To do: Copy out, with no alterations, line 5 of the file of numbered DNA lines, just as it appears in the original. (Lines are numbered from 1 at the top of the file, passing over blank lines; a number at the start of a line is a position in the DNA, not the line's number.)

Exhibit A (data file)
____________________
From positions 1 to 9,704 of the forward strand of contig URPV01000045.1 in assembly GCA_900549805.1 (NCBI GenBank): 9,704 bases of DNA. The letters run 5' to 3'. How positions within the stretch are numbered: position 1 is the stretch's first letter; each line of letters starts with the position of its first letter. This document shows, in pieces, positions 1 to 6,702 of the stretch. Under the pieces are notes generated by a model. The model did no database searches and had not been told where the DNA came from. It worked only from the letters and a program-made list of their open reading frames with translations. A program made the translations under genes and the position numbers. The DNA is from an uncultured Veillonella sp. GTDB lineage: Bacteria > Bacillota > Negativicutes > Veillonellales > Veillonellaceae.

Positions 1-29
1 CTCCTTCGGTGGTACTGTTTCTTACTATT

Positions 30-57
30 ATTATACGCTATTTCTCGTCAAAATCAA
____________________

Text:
30 ATTATACGCTATTTCTCGTCAAAATCAA